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Maturity model for integrated primary care in Toronto, Canada


Jocelyn Charles ,

Toronto Central Local Health Integration Network; Sunnybrook Health Sciences Centre; University of Toronto, CA
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Marsha Barnes,

Toronto Central Local Health Integration Network, CA
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Pauline Pariser

Toronto Central Local Health Integration Network; University of Toronto; University Health Network, CA
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Primary care delivery in Ontario is characterized by largely unorganized independent physician groups who provide care to a roster of patients under a variety of contracts and payment mechanisms with the province and local health integration authorities.   Toronto has the greatest population diversity and one of the least organized primary care delivery structures in Ontario.

Over the past several years, the Toronto Central Local Health Integration Network (LHIN) has been working with a committed group of family physician champions to develop a strategy and co-design a local implementation plan to improve timely access and increase integration of primary care with hospital and community care within its five subregions.

After extensive consultations and significant investment in improvement initiatives, the primary care strategy, now in its third year, was in need of a structured framework to articulate in concrete, measurable terms the implementation of the shared vision, goals and objectives.   To do this it partnered with the Centre for Urban Health Studies in Toronto to develop a maturity model that builds on the Ontario College of Family Physicians’ Patient Medical Home (PMH). A consensus building approach was used with a facilitated group session of 25 primary care, hospital, and community care leads. This was followed by iterative feedback on the model by primary care experts. The model provides a road map that can be used to measure progress across seven key elements and five maturity levels.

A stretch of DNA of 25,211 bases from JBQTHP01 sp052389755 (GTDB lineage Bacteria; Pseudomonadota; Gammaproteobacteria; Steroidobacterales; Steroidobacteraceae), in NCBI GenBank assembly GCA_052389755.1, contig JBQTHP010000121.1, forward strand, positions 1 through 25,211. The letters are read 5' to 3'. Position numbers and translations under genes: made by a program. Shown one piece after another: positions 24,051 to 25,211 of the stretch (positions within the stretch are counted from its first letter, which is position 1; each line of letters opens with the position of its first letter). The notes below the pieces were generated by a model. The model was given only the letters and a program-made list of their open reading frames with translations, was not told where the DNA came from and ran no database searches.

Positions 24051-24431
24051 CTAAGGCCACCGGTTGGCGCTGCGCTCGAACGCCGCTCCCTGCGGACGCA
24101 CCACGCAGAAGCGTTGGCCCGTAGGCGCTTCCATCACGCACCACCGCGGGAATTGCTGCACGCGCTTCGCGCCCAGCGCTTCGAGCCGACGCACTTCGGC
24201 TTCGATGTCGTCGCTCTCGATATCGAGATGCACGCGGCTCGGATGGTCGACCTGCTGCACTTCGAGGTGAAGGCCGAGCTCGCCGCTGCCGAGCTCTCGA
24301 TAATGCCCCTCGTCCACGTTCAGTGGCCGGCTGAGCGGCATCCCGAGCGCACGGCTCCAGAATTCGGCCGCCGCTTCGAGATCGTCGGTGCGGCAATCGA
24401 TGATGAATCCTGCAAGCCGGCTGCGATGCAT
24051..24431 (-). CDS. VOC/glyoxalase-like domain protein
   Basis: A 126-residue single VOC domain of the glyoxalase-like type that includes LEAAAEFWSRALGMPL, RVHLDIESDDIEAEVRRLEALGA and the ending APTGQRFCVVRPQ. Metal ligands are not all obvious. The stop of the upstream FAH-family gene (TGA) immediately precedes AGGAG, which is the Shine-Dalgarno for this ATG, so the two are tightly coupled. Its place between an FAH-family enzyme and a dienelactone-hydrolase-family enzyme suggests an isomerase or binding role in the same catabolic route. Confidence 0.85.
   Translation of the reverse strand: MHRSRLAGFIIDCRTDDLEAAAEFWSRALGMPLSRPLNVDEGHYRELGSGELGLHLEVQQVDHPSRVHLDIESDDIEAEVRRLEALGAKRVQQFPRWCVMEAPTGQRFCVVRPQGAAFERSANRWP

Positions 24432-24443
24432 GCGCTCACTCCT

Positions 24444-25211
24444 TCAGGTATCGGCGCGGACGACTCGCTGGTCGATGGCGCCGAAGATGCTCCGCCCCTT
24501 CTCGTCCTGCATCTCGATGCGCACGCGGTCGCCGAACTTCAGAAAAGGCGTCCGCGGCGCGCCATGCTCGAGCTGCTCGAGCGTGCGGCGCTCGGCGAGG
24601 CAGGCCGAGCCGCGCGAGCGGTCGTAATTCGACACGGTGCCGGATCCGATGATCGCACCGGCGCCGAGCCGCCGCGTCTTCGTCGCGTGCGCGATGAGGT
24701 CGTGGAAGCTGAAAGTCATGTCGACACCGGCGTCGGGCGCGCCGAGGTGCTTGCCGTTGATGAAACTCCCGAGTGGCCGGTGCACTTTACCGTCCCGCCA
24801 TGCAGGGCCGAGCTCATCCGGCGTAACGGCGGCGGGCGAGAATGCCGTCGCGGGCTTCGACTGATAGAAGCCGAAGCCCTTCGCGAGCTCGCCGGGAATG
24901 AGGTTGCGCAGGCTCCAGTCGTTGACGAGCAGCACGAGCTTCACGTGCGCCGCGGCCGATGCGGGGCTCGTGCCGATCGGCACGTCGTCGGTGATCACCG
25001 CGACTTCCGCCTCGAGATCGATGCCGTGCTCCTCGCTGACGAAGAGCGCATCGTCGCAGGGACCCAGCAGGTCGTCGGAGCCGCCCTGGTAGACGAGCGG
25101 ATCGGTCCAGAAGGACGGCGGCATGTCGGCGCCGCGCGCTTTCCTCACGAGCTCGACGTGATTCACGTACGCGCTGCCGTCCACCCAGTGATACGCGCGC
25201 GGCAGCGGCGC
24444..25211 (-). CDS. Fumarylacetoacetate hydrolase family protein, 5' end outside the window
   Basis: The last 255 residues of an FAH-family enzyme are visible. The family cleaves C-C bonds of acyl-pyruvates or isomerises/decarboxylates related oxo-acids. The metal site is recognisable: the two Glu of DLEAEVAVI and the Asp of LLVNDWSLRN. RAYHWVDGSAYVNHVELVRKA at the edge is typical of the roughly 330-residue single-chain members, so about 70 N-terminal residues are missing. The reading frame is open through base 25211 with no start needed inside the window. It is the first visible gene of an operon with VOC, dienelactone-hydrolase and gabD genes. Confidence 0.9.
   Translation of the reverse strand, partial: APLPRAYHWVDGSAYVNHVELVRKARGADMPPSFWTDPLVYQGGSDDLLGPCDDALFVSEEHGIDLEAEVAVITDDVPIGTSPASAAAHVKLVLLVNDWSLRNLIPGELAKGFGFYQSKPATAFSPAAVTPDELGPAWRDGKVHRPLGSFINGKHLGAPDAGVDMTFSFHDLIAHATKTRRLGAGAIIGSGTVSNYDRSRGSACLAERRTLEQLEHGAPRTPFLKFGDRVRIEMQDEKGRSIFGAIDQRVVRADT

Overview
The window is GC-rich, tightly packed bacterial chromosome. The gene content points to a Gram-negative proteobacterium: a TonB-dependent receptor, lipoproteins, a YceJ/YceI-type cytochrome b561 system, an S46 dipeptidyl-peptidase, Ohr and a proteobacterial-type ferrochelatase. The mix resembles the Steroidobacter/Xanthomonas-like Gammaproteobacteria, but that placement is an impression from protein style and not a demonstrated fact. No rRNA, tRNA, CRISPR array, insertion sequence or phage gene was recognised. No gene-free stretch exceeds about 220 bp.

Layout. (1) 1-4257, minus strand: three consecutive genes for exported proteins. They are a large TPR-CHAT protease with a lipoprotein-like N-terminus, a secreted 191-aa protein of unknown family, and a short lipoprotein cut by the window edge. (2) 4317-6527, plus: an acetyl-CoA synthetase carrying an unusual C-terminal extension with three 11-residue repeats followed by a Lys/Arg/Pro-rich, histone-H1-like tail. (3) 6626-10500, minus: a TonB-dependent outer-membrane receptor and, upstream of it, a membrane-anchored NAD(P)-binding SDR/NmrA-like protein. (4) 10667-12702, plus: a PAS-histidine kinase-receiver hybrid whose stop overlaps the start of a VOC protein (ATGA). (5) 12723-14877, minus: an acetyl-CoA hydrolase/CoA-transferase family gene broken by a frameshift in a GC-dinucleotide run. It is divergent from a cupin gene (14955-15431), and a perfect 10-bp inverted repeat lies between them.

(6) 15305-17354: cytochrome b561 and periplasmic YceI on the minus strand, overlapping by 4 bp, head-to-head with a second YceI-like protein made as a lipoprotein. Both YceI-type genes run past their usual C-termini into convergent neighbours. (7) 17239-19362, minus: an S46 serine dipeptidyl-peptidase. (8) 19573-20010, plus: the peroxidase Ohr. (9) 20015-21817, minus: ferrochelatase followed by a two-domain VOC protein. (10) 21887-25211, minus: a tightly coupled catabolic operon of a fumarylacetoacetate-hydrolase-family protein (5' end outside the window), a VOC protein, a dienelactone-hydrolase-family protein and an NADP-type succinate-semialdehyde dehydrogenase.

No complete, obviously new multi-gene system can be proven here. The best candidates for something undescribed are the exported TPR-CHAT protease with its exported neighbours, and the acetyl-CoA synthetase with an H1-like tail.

The maturity model is intended for wide application and use.  It’s main audiences are  the local primary care clinical leads to ensure consistency and shared understanding of the future vision and foundational elements to achieve it across the diverse neighbourhoods of Toronto; the LHIN to allow for alignment across a number of inter-related strategies and to measure progress; and sub-region  health service providers to bring the vision to life through a clear roadmap and allow for mapping against provincial association strategies (e.g. PMH).

The model has seven elements (1. Primary Care Attachment; 2. Primary Care Access;  3.  Continuity of Care; 4.  High Performing and Integrated Interprofessional Teams; 5.  Cross Sectoral Governance and Shared Accountability; 6.  Primary Care Communication and Information Management; and 7.  Primary Care Leadership and Engagement) that must be included in sub-region planning and organization initiatives.  Within each of these elements there are 5 levels of maturity.   The elements have been drafted to enable easy understanding by providers in the field and with sufficient clarity to allow consistent measurement.

The maturity model encompasses the key elements of a well organized primary care system and articulates characteristics that are necessary to enhance both integration with the broader health care system and improve access and care to the population.

How to Cite: Charles J, Barnes M, Pariser P. Maturity model for integrated primary care in Toronto, Canada. International Journal of Integrated Care. 2019;19(4):46. DOI:
Published on 08 Aug 2019.


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